Continuous Improvement Starts at Home
by Stephen Atwood
Similar to the mantra being chanted at nearly every commercial company I know, we at Information Display are always asking ourselves how we can do better and what lessons we can learn from our experiences so far. By doing this, we're following the well-known practice of "continuous improvement." In the publishing business, improvement opportunities come in many forms, some mundane and procedural, some artistic in nature and having to do with look and feel, and some in the form of the fundamental elements of the content we produce. Of course, in order to be effective at any continuous improvement, you need to know your customers and listen to them when they or the marketplace around them are trying to tell you something. The challenge is often not in just listening to your existing customers, but also in better understanding what your customers' customers are telling them. In this still-challenged economy, almost every activity is being constantly scrutinized for maximum efficiency and value to the next level of consumer in the chain. That's a fancy way of saying that everyone in every conceivable supply chain today is demanding more value for less cost and faster turnaround with less risk. At ID, we view our business as having three distinct groups of customers: the first and most important, as always, consists of our readers, including all the members of the Society for Information Display and many more in the industry who receive ID by qualifying subscription. A fairly new group of readers has recently joined us on-line through our Web site, www.informationdisplay.org, where we invite one and all to join and read frequent industry news updates as well as all the articles, columns, and features printed in the magazine.
Our second and equally important group of customers is represented by all the great businesses that support ID each month through their advertising and related support. Their products and services are prominently featured in each issue and we strive to give them the best value possible for their marketing dollars. We understand that they are under tremendous pressure in the current economy. In this vein, we are frequently looking at ways to improve our value to advertisers, recognizing that ID can play a valuable part in the process of connecting display companies to their target customers.
The third customer group includes the many Guest Editors and individual contributing authors who work tirelessly each month to create the great features we get to publish. These individuals offer their time and talent to help educate the rest of the industry. In most cases, they do so with the support and encouragement of their employers. Nonetheless, their efforts are almost always "extra-curricular" and therefore it is important for us to provide the best possible experience and a compelling value for those who want to write and be heard in the industry.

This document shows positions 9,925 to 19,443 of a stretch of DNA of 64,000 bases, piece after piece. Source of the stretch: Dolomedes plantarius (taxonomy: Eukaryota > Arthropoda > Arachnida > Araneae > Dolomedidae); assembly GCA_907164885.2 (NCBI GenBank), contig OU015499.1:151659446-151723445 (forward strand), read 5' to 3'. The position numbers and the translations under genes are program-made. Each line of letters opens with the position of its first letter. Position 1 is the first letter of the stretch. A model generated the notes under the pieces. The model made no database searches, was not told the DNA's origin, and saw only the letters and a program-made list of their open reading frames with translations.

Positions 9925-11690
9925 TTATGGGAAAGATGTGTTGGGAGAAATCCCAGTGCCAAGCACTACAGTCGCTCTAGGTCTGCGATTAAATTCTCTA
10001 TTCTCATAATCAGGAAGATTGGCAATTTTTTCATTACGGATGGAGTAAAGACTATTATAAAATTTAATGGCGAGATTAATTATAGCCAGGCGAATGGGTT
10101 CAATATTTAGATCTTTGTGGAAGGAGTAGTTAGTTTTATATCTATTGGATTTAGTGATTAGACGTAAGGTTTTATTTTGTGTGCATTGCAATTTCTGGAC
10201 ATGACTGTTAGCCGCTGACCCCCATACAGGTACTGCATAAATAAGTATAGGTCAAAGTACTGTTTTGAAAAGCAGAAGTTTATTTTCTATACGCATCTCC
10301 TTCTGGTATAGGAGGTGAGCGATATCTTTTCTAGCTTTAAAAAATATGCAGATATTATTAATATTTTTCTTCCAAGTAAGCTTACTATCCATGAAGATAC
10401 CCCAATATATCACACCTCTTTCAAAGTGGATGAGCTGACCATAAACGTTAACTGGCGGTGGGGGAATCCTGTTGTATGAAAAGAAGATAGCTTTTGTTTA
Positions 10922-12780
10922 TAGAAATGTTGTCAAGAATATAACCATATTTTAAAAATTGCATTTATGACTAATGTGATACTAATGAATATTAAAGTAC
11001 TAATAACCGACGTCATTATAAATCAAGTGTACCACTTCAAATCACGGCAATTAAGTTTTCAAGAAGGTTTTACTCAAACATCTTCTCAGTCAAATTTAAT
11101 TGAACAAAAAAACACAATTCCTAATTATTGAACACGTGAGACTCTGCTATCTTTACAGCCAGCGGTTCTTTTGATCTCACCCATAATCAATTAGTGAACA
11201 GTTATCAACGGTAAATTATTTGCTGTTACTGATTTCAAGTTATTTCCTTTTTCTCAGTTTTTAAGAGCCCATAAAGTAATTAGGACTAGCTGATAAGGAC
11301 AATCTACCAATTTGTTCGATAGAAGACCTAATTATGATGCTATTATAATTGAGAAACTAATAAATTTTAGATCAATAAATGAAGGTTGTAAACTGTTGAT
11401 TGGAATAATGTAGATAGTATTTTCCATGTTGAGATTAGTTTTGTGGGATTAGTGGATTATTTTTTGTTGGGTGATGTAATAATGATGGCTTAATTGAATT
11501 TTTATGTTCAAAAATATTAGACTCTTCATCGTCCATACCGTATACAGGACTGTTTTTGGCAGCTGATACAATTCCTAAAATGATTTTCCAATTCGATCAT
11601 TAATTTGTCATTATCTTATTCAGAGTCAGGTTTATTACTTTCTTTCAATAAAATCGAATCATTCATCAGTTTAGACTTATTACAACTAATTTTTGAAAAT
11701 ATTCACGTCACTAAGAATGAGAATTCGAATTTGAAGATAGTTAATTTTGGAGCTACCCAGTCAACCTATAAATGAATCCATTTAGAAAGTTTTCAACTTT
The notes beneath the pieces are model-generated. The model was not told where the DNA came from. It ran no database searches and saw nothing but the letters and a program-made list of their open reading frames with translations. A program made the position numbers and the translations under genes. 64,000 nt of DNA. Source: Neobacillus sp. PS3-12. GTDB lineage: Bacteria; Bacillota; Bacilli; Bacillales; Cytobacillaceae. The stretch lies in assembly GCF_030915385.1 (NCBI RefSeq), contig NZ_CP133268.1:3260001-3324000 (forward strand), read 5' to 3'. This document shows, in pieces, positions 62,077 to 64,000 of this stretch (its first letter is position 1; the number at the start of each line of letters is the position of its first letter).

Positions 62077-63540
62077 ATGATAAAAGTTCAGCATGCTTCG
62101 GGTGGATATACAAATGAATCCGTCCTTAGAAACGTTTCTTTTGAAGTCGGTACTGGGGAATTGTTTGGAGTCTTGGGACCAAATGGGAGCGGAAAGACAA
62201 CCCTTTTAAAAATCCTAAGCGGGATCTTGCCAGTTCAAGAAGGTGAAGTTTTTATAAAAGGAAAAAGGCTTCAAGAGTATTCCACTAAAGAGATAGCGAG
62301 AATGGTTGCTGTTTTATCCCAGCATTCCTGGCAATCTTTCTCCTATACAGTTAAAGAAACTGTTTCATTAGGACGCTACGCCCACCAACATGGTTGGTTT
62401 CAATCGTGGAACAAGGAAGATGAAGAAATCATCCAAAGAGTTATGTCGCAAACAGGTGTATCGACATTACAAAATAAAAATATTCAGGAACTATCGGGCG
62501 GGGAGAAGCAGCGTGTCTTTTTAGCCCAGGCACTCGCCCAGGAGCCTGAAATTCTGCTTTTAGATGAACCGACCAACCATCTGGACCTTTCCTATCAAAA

I've described these three groups so I can better explain why we are undertaking some changes to the format of ID, implementing what we believe will be improvements for all three of our customer groups and hopefully producing additional value for all those associated. Specifically, beginning with this October issue you will notice some new features and a slightly broader focus to our coverage of the display industry. Displays are, in fact, a segment of the larger electro-optical industry and display technology is used in or alongside practically every conceivable electronic system. In order for those in the broader community to optimize their products, they need to understand the full breadth of opportunities display components and technology can offer. Similarly, I also believe that those of us who focus on display systems and components would enjoy reading more about what is happening in the broader industry around us. It is for these reasons we are creating two new feature categories that we have titled "Making Displays Work for You" and "Enabling Technology." In the former feature you will now find regular monthly articles focused on the application of display technology, including how-to features and tips on ways to get more out of display components in new and existing designs. In the latter case, we'll be looking outward into the electro-optical industry and identifying those technologies that may have a meaningful impact on the requirements for display components or the demands on new products using displays.